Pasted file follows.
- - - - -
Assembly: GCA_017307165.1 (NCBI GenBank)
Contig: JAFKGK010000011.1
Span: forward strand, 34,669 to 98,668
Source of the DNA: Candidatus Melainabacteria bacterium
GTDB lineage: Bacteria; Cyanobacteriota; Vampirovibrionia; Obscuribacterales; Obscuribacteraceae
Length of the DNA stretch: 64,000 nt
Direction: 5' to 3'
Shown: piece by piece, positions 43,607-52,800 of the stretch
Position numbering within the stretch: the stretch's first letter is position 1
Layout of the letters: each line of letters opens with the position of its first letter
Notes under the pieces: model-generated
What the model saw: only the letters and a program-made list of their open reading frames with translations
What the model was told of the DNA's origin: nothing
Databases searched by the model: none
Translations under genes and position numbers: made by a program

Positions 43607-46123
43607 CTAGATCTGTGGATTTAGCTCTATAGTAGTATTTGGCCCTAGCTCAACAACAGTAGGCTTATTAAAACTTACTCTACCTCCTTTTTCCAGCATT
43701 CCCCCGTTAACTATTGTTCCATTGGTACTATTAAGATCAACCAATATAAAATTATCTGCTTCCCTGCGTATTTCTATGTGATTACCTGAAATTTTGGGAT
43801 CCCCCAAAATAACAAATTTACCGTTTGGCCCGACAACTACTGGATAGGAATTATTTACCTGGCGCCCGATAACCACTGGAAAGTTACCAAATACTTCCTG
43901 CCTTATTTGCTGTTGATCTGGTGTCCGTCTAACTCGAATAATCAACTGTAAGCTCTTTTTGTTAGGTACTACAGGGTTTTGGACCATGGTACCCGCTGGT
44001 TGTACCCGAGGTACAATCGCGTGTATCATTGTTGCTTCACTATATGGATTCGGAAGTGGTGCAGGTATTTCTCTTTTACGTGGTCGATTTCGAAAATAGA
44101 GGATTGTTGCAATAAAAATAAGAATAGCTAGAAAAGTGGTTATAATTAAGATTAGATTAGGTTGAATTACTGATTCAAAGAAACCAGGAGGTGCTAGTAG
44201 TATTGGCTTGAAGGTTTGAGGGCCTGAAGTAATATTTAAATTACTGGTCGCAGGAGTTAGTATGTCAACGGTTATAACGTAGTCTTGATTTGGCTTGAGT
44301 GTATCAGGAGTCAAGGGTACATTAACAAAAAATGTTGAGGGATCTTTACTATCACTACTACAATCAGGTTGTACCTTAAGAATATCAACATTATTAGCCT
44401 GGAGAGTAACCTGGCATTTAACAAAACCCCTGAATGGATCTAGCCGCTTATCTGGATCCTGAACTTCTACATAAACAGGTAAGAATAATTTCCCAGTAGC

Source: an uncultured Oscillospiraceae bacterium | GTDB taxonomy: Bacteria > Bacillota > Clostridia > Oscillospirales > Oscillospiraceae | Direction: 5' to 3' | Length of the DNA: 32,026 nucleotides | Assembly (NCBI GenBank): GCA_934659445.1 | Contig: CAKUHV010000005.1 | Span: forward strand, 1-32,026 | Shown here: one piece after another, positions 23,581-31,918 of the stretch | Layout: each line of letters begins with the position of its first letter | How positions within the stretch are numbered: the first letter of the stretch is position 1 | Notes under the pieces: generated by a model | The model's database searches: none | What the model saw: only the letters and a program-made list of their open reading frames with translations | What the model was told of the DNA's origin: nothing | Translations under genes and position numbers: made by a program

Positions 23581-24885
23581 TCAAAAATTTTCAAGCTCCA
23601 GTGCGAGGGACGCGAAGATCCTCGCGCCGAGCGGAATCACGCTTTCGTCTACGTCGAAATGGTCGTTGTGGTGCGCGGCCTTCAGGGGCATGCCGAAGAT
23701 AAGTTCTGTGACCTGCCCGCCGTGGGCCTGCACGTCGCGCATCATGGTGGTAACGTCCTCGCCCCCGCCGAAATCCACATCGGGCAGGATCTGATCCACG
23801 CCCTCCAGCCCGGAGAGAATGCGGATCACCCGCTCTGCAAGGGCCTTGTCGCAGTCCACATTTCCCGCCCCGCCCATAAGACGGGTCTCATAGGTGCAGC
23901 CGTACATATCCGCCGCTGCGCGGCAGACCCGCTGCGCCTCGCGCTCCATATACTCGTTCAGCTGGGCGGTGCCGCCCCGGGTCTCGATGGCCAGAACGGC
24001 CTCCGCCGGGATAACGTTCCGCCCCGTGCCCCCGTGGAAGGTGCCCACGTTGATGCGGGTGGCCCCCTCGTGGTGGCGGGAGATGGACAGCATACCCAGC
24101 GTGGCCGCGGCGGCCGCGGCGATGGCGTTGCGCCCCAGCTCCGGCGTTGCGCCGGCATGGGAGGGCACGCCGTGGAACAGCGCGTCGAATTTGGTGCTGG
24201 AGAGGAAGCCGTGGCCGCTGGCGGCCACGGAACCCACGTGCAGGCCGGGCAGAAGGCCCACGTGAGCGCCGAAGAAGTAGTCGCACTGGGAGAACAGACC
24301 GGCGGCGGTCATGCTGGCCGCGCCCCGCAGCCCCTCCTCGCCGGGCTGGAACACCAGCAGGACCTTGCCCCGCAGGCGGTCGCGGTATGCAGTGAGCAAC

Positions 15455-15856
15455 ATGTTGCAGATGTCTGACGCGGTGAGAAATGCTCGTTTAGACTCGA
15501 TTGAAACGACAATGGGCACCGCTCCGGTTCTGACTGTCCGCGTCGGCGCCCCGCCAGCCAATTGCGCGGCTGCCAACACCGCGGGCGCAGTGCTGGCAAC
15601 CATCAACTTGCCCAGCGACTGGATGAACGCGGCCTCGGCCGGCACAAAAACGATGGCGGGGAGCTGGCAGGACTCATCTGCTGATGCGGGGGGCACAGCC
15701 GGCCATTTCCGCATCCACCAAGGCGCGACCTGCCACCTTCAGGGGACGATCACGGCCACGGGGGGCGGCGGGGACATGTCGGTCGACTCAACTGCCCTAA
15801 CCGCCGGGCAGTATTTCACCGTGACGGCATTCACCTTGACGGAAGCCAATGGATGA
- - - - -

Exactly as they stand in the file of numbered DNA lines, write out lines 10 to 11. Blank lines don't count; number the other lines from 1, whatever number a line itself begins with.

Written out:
Layout of the letters: each line of letters opens with the position of its first letter
Notes under the pieces: model-generated